In Pleasantville, "The opening titles feature a series of images, suggesting that someone is 'chanel surfing' on a television. The images are out of focus, miss-framed, interspersed with static interference and cut at a rapid pace. What impression of 'modern life' do you believe the montage is intended to create on the responder?"
1 Answer | Add Yours
The lack of a focused narrative in the film's opening is meant to illuminate the fundamental difference between the modern setting and the condition of the 1950s. The "channel surfing" of the modern setting is one in which different narratives and frames of reference are present, simultaneously chatting away. This makes the condition in the modern setting a complex reality. It is one in which "modern life" is shown to have freedom and expression, but little else in way of solidity and form. It is a stark contrast to what the 1950s offers. The world of "Pleasantville" is fundamentally "pleasant." There is a direct narrative offered, without freedom and and adherence to design and form. In this light, one can see how "Pleasantville" would prove to be initially attractive to someone like David. The modern setting is one of confusion, speed, and a lack of definition.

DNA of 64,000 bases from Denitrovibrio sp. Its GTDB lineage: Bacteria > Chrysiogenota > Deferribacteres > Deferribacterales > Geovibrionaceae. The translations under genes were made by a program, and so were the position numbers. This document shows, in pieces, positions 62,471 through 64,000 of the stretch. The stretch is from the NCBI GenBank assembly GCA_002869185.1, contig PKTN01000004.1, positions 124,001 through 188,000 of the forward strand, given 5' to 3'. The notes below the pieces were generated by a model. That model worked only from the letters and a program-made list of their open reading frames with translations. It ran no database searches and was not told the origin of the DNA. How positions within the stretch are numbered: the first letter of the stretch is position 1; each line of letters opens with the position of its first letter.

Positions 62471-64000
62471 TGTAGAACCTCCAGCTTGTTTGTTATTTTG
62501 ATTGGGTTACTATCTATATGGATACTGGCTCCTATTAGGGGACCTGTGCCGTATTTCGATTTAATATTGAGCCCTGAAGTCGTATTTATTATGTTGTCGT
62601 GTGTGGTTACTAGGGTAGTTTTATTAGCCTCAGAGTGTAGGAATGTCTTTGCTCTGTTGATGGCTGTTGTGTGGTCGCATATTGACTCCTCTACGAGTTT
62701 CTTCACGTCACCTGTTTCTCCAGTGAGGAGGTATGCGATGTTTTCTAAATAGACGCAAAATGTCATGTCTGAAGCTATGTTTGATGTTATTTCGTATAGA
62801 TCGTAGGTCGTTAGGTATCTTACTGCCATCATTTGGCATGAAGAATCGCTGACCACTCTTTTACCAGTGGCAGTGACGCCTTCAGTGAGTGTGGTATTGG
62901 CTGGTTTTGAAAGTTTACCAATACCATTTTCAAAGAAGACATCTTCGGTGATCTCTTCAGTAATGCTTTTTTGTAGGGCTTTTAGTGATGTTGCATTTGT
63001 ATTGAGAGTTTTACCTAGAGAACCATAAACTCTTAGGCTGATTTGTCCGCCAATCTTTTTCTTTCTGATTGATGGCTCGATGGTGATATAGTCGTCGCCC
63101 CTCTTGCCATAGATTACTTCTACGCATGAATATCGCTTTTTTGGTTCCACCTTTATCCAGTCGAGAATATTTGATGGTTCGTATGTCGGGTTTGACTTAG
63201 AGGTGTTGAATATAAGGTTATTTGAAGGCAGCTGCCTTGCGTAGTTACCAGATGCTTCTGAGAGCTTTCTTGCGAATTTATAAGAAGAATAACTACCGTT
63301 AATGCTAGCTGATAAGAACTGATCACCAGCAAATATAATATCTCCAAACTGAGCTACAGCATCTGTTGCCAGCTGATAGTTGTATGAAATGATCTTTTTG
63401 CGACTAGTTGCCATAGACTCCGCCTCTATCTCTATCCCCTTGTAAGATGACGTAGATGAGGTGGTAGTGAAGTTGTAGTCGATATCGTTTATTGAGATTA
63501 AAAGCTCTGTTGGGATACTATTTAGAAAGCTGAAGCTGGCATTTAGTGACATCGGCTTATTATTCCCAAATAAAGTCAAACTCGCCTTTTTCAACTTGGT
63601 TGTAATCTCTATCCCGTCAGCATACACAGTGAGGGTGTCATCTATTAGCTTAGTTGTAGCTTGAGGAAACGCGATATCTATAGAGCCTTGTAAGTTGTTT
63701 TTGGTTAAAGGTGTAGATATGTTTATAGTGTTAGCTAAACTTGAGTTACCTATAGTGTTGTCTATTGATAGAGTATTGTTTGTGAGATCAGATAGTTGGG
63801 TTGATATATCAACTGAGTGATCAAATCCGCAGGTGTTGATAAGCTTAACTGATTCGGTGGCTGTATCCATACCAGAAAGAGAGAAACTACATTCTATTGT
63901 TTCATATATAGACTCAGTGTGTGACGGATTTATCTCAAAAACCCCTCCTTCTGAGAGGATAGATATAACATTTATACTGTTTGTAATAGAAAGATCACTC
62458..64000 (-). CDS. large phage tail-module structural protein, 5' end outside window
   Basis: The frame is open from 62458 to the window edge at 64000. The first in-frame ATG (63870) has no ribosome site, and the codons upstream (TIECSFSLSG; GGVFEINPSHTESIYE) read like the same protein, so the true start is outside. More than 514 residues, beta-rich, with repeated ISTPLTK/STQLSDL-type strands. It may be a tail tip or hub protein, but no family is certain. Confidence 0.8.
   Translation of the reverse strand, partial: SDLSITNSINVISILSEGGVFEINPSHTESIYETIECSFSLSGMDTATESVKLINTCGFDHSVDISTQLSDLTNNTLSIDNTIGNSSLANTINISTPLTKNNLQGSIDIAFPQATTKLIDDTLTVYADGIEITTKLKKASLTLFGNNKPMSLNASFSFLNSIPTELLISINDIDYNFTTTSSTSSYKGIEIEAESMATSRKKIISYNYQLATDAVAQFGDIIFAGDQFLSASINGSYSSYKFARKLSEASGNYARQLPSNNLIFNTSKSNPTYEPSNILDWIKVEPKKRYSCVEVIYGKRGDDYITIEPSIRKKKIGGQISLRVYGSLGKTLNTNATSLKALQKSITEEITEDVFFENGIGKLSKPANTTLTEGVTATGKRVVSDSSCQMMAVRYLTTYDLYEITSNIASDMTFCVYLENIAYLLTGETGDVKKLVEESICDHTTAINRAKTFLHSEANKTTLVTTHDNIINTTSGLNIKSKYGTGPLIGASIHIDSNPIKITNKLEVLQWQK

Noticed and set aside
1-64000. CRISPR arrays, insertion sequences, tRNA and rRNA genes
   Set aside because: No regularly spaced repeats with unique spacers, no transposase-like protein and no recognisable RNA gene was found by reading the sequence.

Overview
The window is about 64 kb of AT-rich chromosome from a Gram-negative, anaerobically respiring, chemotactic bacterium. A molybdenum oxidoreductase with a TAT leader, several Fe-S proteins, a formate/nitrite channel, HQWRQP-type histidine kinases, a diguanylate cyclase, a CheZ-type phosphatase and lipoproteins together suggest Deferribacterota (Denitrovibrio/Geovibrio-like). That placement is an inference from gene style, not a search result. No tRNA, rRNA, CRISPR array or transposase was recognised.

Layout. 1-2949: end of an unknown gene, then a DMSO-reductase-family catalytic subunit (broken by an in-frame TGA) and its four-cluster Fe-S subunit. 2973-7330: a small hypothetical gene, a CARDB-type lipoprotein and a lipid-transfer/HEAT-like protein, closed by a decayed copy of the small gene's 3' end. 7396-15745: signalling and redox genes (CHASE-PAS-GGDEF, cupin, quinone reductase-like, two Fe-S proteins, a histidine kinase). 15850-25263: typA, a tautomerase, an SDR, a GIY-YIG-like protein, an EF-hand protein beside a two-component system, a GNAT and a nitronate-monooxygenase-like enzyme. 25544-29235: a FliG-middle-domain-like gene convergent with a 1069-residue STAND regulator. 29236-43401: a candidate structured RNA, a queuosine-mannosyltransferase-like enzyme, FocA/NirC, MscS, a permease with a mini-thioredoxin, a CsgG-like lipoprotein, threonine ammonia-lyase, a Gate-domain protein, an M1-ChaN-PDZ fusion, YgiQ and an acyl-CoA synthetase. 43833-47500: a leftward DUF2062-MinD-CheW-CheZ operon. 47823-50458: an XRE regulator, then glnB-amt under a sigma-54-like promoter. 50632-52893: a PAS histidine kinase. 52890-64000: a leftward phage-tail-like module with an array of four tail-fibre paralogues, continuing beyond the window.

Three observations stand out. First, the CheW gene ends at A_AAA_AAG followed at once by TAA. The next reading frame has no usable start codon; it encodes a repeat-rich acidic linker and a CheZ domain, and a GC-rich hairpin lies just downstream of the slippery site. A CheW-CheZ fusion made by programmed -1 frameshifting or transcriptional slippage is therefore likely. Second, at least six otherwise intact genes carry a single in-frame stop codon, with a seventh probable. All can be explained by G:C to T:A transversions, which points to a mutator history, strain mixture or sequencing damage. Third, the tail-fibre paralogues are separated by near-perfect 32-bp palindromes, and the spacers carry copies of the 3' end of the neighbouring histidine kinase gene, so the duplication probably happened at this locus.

David's appreciation of the 1950s world of "Pleasantville" can be initially understood. However, the fact that David chooses to leave it to return back to this realm is where the initial montage that opens the film is almost validated by the end of it. The confusion and uncertainty that is present in the opening titles is something that Betty, George, and Bill all struggle with even in "Pleasantville." While they are in the 1950s, the film ends with them seeking to understand what to do and where to go, no different than the opening channel surfing montage at the film's opening. In this, the film concludes the same elements that define the modern setting help to explain the condition in which all human beings live. Choice and human freedom are fundamentally challenging elements to explain and understand.
We’ve answered 315,586 questions. We can answer yours, too.Ask a question